The Virtual Food Entrepreneur Initiative will bring together experts from multiple disciplines to help hopeful entrepreneurs get their product ready for market, find financing and negotiate a maze of regulations. In a state that lacks large industries to provide well-paying jobs, entrepreneurship is a viable alternative.
Locally grown and produced foods are enjoying increased popularity. However, while a cattle farmer might know how to grow organic beef, he or she often is unknowledgeable about how to market such a product; connect with potential purveyors of the product, such as grocery stores and school lunch programs; find financing; and develop cash flow projections.
The Virtual Food Entrepreneur Initiative will address the gap. Our experts have the knowledge to help with business planning, find co-packers, develop nutrition labeling and test products for shelf life and testing.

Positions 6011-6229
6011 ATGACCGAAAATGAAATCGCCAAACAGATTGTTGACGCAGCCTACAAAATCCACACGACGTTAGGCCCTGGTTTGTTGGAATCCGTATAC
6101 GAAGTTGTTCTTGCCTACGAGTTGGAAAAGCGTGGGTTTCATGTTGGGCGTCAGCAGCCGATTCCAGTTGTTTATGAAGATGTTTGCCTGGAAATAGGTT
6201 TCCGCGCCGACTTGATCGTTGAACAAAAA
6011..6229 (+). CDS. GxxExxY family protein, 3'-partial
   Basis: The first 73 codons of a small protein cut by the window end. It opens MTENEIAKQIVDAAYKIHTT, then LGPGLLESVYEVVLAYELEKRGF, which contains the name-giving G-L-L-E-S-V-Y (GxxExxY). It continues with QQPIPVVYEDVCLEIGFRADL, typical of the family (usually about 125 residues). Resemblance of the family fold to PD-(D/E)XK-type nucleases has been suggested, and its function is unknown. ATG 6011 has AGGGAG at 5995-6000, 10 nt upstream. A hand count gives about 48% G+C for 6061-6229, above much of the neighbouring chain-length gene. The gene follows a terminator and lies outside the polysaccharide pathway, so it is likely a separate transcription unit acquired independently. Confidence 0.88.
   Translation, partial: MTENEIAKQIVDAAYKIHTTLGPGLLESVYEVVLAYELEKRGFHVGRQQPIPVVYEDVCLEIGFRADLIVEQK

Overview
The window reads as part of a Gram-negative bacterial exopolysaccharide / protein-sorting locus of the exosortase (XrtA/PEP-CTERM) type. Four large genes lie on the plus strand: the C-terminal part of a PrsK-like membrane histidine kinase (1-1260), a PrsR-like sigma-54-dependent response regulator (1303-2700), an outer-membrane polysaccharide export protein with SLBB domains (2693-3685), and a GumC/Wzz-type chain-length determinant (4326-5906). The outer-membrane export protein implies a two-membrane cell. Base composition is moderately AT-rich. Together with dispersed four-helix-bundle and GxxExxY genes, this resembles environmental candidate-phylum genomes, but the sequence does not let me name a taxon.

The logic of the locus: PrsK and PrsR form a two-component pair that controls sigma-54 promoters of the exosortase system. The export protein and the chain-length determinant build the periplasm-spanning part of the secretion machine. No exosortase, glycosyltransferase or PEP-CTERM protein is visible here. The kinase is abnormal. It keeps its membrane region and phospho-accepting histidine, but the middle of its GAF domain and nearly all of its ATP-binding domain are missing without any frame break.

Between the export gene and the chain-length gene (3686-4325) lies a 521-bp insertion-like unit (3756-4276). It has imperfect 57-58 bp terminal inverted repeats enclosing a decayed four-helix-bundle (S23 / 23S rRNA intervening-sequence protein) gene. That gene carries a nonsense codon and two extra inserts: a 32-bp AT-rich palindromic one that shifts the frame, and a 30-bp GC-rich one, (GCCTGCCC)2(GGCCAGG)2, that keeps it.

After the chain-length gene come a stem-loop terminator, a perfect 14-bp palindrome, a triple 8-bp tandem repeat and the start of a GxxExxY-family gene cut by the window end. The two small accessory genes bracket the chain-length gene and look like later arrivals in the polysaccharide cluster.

Many of those who do have jobs in Alabama could be classified as “working poor,” and many are unemployed. Although the statewide unemployment rate currently is just under 10 percent, there are counties where unemployment approaches 20 percent. Some of these counties are located in areas where infrastructure is so poor and educational levels are so low that industry is unlikely to locate there, and the tax base is too feeble to offer attractive incentives. Entrepreneurship offers hope, and food entrepreneurship offers possibilities. One successful food entrepreneur could provide jobs for his or her neighbors, and a cycle of success could start. The Food Entrepreneur Initiative will be open to anyone with a good idea and the initiative to pursue marketing that idea, but Alabama’s underprivileged stand to be most affected if the Virtual Food Entrepreneur Initiative is successful.